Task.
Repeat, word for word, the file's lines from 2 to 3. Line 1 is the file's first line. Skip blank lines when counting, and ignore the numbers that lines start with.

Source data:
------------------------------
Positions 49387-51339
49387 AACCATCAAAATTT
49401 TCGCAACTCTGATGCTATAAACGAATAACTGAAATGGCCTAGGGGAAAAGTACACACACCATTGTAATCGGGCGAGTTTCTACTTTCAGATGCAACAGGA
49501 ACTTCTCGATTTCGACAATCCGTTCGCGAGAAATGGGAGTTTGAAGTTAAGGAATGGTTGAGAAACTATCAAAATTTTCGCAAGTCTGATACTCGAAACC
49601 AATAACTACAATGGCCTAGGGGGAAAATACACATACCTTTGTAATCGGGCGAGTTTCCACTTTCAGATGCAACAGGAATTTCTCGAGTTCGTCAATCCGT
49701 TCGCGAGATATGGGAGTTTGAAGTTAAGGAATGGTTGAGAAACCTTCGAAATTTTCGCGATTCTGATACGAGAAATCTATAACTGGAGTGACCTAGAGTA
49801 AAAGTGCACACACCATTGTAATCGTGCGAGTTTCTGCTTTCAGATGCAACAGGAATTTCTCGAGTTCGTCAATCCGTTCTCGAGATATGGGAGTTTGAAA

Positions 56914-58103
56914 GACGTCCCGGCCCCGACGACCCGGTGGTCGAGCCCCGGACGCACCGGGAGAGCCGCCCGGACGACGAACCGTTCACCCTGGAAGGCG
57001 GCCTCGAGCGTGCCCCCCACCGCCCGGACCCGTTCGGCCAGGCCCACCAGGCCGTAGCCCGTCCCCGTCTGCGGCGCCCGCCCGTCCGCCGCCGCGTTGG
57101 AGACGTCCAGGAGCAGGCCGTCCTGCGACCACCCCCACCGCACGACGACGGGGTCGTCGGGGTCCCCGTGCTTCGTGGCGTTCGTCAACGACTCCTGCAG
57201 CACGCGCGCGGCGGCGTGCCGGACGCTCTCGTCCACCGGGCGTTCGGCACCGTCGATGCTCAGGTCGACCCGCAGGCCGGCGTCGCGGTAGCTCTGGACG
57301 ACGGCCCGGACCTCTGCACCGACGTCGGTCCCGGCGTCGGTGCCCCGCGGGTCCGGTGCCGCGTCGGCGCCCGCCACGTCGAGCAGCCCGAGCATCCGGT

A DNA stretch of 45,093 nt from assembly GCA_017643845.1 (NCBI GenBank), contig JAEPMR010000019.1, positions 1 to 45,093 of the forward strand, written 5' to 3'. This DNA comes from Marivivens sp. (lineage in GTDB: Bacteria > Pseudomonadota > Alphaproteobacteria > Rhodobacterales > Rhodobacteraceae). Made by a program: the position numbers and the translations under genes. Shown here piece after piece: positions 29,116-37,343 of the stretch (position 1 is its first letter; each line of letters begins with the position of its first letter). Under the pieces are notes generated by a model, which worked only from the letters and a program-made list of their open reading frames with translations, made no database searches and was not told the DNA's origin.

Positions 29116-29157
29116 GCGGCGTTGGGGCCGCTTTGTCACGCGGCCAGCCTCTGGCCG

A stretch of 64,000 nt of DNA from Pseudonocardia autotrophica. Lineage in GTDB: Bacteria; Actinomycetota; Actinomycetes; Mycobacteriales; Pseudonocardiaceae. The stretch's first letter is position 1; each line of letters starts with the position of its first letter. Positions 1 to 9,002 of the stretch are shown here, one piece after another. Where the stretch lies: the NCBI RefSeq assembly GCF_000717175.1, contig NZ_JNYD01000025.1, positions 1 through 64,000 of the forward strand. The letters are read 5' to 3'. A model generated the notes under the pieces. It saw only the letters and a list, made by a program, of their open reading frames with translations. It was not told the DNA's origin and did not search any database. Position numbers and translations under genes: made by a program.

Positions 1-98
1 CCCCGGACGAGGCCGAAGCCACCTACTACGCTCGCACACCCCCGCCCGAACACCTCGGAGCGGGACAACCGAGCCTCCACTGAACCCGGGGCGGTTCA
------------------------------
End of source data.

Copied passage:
49387 AACCATCAAAATTT
49401 TCGCAACTCTGATGCTATAAACGAATAACTGAAATGGCCTAGGGGAAAAGTACACACACCATTGTAATCGGGCGAGTTTCTACTTTCAGATGCAACAGGA